Environmentally Assisted Fracturing under Sustained Loading
One of the risks involved in the structural integrity of military equipment is environmentally assisted fracture under sustained (or, for that matter, under cyclic) loading. This risk has increased with increasing levels of technology, as illustrated by three examples: the brass cartridge case was all too prone to “season cracking”, although its paper predecessor was immune; the aluminum airframe has had a long history of stress corrosion cracking (SCC), and indeed the titanium alloy counterpart has not been immune, whereas the fabric-covered fuselage was, of course, imaune to SCC; and the modern high strength steel rocket motor case is susceptible to SCC and hydrogen embrittlement cracking whereas cast iron and bronze canon were not. No reason is evident for expecting this pattern of increased threat of SCC to subside, and it may even spread.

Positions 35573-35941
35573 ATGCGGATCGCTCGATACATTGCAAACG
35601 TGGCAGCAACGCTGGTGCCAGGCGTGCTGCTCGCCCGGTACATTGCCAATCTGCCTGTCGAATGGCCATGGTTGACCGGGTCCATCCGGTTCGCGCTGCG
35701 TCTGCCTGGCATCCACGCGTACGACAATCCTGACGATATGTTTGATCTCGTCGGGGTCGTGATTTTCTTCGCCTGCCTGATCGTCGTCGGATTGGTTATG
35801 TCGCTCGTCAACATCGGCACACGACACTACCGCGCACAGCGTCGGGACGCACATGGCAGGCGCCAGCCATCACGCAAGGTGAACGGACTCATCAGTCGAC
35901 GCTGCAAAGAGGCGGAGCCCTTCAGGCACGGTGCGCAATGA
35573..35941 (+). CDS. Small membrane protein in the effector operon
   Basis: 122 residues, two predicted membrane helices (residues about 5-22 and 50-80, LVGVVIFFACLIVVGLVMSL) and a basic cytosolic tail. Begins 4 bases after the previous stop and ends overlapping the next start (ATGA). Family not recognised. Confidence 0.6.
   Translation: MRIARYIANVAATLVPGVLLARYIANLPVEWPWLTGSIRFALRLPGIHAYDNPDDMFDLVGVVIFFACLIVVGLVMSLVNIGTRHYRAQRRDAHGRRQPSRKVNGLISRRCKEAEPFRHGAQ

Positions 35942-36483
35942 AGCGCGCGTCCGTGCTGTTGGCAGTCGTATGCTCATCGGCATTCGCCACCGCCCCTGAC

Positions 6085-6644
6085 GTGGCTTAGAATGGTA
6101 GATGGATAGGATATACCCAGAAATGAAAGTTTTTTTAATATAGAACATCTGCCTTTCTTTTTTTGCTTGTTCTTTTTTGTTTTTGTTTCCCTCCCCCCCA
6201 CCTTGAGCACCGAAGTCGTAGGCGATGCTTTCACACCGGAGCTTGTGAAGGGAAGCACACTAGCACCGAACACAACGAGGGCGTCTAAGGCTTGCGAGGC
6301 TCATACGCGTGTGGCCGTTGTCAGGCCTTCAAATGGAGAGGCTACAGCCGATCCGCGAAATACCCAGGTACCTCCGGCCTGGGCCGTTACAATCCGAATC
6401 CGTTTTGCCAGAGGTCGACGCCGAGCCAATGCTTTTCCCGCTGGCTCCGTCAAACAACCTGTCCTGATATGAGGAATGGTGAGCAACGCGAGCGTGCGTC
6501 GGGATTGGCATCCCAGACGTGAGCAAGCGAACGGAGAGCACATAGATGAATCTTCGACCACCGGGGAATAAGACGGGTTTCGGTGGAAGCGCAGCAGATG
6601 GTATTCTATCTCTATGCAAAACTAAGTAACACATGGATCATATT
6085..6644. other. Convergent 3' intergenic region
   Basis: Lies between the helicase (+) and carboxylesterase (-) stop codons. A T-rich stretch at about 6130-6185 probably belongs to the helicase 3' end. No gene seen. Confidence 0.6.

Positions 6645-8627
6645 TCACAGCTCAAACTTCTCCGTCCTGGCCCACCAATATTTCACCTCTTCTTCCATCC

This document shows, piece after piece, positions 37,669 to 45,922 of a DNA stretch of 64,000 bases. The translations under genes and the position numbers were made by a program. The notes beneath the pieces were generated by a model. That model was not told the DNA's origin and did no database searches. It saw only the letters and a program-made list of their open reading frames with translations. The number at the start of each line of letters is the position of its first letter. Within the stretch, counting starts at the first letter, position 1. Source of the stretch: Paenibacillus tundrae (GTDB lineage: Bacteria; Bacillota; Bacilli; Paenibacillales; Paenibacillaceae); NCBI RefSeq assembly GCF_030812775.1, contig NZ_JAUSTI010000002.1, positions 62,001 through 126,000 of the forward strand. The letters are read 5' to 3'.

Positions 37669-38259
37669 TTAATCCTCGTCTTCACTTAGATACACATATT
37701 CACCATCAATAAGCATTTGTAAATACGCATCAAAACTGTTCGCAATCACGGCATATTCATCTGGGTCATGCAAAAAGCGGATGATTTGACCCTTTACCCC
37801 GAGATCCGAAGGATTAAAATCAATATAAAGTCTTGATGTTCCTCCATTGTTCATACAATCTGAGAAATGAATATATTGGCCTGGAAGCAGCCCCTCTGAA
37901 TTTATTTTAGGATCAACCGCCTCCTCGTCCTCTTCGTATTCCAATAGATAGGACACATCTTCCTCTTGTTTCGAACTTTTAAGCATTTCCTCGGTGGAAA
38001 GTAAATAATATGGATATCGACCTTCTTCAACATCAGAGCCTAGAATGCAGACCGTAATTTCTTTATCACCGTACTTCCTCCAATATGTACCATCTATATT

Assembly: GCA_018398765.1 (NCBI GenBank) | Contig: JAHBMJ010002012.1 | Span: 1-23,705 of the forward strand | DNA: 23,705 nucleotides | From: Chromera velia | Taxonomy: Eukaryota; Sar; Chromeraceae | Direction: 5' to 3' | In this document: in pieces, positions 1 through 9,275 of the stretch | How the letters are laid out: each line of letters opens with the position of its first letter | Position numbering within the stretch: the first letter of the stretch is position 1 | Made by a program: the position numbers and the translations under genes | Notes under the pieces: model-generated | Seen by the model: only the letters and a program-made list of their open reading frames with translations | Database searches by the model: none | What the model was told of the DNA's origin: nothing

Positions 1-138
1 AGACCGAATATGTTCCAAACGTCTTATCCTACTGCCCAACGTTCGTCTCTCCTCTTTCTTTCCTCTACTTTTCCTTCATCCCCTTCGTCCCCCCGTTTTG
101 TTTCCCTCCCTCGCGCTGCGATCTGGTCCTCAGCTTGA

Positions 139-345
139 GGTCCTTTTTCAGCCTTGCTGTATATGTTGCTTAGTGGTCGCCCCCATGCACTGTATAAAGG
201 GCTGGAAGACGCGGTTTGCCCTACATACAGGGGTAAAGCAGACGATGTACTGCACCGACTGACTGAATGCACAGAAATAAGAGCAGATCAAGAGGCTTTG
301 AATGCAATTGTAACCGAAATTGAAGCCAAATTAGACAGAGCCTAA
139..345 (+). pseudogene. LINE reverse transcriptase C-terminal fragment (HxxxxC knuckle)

KeywordsTitanium Alloy Austenitic Stainless Steel Stress Corrosion Crack Failure Analysis Hydrogen Embrittlement
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